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nickbatz

220 posts in 475 days


#5 posted 06-13-2019 05:45 AM



When the piece is too big, move the tool to the piece, not the piece to the tool.i don’t use routers much, but this is a situation where I would use one.

Makes sense. And yeah, that’s what I did, and it worked very well. I also used a circular saw to cut the pieces to size for the same reason, and I’ll have to use it again for even larger ones.

The only problem with using the router was that it was a bitch to get perfectly straight. But like everything else, it’ll go faster next time now that I have the feel for it.

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therealSteveN

2876 posts in 969 days


#6 posted 06-13-2019 06:08 AM



They make a roller stand for tablesaws…get the one with the ball bearings instead of the rollers….set it up halfway between the end of the saw and the end of the board…the stand will support the end of the board…like having an extra wing on the side of the saw s top…

Adjust the height of the stand, so the board sits level…

- bandit571

Exactly

Rockler sells one seen here.

Or roll your own with these mounted on a 2x4, and make a stand from more 2x4's

-- Think safe, be safe

View AlaskaGuy's profile

AlaskaGuy

5284 posts in 2704 days


#7 posted 06-13-2019 07:18 AM


A sandbag! Great idea, AlaskaGuy, thanks.

My table saw is a Craftsman contractor model, and I think its extension wings are 1 wide. It didn t occur to me to use the fence instead of a crosscut sled. Will give it a try.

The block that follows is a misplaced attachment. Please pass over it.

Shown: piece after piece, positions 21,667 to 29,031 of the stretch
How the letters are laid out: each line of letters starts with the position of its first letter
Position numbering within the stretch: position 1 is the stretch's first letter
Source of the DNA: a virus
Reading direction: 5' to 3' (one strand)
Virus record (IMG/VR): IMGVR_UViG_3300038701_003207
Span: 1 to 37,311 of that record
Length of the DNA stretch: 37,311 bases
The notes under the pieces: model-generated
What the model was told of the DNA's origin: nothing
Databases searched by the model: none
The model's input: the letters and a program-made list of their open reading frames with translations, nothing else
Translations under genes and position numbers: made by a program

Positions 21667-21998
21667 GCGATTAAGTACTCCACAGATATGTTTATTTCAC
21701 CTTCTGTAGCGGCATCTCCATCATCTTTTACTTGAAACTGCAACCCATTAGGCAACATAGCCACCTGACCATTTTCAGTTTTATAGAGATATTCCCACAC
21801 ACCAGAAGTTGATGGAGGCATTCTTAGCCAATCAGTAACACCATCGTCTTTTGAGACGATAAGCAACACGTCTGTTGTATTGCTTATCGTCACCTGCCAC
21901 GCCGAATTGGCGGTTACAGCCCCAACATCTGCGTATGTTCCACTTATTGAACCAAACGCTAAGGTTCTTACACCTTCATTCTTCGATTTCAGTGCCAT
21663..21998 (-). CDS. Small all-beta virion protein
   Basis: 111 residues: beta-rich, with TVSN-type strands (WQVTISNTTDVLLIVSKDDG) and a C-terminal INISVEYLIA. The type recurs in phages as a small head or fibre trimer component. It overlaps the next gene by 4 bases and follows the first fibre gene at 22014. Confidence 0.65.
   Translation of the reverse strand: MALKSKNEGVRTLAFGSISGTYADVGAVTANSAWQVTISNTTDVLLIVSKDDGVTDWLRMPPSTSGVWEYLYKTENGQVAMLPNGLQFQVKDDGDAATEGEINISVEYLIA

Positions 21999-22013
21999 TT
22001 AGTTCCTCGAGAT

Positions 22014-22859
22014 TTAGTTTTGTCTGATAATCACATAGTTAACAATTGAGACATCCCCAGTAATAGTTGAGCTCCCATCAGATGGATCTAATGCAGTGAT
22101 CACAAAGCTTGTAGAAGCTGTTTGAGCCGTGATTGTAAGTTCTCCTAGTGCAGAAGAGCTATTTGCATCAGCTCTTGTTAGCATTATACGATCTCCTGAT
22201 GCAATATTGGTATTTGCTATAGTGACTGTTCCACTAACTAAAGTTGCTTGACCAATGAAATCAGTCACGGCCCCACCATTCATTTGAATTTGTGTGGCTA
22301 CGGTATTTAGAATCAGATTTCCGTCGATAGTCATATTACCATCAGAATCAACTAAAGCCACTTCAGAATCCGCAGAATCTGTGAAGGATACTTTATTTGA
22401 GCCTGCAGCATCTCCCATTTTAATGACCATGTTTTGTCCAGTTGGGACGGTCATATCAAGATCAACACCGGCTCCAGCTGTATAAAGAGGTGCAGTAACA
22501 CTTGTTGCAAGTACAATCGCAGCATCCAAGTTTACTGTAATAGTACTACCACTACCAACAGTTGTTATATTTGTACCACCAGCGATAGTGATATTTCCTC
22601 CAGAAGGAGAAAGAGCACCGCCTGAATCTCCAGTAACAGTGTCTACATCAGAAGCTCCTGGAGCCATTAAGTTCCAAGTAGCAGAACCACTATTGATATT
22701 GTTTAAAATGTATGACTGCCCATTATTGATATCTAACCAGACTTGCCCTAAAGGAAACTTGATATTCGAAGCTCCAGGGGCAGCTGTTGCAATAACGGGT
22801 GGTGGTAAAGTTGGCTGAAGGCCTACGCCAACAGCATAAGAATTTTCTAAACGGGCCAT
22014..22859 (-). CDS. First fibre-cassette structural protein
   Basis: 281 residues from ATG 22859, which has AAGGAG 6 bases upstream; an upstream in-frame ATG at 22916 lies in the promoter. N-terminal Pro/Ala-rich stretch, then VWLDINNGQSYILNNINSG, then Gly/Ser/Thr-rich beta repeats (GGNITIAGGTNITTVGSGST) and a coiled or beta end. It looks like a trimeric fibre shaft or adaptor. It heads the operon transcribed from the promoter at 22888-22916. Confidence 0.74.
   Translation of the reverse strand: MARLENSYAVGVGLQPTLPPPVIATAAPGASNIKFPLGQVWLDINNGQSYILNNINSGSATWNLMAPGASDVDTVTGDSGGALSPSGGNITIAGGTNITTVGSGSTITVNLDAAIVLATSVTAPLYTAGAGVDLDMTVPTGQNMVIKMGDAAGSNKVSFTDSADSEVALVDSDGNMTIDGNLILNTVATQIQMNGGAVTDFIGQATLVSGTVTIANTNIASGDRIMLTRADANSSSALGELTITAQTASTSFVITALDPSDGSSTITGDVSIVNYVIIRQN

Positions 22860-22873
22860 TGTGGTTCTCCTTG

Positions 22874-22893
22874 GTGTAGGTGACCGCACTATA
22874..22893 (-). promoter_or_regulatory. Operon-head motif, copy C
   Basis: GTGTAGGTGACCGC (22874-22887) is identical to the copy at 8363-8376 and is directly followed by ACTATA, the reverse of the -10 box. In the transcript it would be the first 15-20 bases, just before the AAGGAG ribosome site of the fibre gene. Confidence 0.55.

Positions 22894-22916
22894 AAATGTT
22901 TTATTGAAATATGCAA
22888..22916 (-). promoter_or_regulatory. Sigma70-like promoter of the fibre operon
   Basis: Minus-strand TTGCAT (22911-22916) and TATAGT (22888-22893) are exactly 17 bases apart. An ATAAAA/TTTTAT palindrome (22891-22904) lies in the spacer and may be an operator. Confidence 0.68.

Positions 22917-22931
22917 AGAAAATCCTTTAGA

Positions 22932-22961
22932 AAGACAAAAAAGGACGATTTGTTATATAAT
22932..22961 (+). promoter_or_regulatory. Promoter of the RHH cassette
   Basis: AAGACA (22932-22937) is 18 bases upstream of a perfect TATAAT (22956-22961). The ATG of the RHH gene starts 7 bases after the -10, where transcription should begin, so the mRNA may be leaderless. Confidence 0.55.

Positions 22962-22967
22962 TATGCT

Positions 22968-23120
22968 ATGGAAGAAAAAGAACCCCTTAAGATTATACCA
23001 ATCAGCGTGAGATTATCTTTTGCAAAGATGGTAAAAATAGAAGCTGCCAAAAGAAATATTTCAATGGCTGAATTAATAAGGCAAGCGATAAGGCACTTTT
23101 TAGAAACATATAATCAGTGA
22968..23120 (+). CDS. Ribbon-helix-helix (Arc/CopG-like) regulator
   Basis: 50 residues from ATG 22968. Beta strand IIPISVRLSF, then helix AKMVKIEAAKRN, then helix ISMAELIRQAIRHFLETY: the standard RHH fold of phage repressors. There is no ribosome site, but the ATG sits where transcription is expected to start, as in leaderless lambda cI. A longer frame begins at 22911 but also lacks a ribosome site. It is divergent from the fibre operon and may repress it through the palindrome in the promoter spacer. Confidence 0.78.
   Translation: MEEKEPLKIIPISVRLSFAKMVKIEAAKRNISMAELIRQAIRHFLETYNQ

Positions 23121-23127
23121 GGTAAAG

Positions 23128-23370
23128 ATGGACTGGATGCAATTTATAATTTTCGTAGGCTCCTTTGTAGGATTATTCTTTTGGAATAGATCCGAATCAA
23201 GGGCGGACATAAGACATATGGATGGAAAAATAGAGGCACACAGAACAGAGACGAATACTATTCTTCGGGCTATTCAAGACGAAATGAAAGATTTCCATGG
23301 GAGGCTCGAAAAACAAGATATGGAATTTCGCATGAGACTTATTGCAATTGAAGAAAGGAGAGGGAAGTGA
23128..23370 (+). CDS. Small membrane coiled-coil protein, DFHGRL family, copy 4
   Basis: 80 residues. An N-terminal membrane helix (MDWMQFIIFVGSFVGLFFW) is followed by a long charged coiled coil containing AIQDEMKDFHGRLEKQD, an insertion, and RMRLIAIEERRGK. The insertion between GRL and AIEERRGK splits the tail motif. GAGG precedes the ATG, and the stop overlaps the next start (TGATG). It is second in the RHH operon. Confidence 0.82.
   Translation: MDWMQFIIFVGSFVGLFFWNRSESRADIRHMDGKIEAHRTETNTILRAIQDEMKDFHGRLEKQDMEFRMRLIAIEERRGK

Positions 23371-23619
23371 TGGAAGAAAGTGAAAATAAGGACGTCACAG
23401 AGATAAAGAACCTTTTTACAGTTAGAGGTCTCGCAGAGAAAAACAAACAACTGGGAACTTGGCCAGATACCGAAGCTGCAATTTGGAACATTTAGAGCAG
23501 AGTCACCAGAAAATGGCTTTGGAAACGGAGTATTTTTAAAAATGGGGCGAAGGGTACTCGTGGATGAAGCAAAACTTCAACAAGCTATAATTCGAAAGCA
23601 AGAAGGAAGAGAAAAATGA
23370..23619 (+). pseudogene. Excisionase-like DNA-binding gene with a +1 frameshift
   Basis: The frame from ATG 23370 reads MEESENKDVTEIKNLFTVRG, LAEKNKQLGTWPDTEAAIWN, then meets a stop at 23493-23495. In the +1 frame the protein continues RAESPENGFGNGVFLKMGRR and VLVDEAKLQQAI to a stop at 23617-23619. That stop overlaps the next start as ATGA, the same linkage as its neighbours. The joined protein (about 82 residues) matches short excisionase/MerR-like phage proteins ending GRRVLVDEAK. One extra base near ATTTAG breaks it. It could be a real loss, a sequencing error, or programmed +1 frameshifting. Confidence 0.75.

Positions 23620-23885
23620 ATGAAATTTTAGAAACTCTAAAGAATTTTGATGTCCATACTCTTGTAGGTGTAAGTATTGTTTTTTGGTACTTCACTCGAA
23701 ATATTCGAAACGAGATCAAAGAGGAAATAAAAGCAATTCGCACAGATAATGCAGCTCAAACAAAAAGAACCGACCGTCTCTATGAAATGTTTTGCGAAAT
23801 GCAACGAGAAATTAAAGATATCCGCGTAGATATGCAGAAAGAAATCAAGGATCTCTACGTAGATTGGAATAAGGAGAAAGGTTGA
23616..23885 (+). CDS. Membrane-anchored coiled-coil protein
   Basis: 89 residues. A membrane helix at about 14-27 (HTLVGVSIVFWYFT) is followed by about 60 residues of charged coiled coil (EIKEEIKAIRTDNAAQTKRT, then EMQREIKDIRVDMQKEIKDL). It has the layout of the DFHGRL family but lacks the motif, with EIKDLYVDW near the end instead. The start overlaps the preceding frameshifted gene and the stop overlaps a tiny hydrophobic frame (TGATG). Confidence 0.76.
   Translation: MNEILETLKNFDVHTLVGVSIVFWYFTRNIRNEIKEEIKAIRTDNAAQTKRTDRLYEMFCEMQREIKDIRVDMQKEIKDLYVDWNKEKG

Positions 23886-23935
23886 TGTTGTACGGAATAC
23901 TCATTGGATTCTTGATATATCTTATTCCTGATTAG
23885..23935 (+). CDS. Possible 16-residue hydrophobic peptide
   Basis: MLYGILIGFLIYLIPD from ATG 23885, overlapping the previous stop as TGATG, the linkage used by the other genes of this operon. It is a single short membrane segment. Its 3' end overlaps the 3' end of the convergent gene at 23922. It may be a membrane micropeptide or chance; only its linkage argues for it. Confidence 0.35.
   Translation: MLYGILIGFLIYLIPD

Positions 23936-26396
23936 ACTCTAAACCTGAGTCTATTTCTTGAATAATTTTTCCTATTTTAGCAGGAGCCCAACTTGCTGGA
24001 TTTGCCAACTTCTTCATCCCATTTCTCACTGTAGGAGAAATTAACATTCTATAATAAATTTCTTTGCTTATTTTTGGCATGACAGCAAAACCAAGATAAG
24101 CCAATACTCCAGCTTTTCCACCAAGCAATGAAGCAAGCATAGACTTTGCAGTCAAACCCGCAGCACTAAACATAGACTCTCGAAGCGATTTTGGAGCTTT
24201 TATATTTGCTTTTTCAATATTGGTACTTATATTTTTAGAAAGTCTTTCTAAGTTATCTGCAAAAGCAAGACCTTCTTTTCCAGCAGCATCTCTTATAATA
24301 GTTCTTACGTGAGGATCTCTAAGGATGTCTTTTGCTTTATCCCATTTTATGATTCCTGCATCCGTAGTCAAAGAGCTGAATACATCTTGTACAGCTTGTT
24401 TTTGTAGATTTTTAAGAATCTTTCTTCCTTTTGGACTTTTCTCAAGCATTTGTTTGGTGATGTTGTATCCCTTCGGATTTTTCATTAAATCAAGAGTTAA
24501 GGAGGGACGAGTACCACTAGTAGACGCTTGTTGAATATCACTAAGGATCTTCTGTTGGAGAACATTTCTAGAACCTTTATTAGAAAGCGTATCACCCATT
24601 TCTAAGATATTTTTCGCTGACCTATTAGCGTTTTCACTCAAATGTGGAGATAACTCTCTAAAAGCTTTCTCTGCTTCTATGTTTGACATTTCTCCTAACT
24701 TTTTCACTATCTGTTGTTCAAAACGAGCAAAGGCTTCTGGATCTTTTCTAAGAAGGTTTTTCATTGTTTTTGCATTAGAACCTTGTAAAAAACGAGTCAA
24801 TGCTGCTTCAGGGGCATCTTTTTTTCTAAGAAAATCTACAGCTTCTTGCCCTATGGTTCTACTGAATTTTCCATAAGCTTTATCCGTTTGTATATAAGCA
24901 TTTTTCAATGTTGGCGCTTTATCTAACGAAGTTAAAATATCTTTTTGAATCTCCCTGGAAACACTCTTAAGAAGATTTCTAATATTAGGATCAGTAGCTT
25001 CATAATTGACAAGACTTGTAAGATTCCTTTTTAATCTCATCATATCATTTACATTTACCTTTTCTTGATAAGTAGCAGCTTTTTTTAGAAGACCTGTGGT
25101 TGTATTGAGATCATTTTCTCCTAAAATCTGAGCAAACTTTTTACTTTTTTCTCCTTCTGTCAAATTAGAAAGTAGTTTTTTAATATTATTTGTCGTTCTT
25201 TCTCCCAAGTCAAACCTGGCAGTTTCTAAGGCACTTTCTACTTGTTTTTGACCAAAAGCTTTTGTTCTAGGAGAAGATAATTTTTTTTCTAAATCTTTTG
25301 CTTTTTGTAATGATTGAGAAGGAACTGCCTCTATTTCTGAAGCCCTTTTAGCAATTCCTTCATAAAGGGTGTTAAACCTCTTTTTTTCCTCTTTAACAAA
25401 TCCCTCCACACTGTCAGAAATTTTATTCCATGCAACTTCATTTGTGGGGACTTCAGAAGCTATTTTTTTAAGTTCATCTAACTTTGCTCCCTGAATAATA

bandid571, instead of a roller stand I have one of these. It s really great – incredibly useful.

But I may have had it too far back. Will try it halfway. Thanks.

- nickbatz


I should have mentioned in my first post. If you try this method your saw need to be properly tune and both the saw table top and the fence need to be well waxed. You don’t want to lose control because the stock starts hanging up.

I have a lot of time on table saw so I feel comfortable with this. If it doesn’t feel good, then don’t do it.

-- Alaskan's for Global warming!

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Lazyman

3433 posts in 1782 days


#8 posted 06-13-2019 12:34 PM


The only problem with using the router was that it was a bitch to get perfectly straight. But like everything else, it ll go faster next time now that I have the feel for it.

- nickbatz

You just need to get yourself a rabbeting bit for your router. It will have a bearing that will follow the edge and as long as the edge is straight will give you perfectly straight rabbet each time.

-- Nathan, TX -- Hire the lazy man. He may not do as much work but that's because he will find a better way.

View Ocelot's profile

Ocelot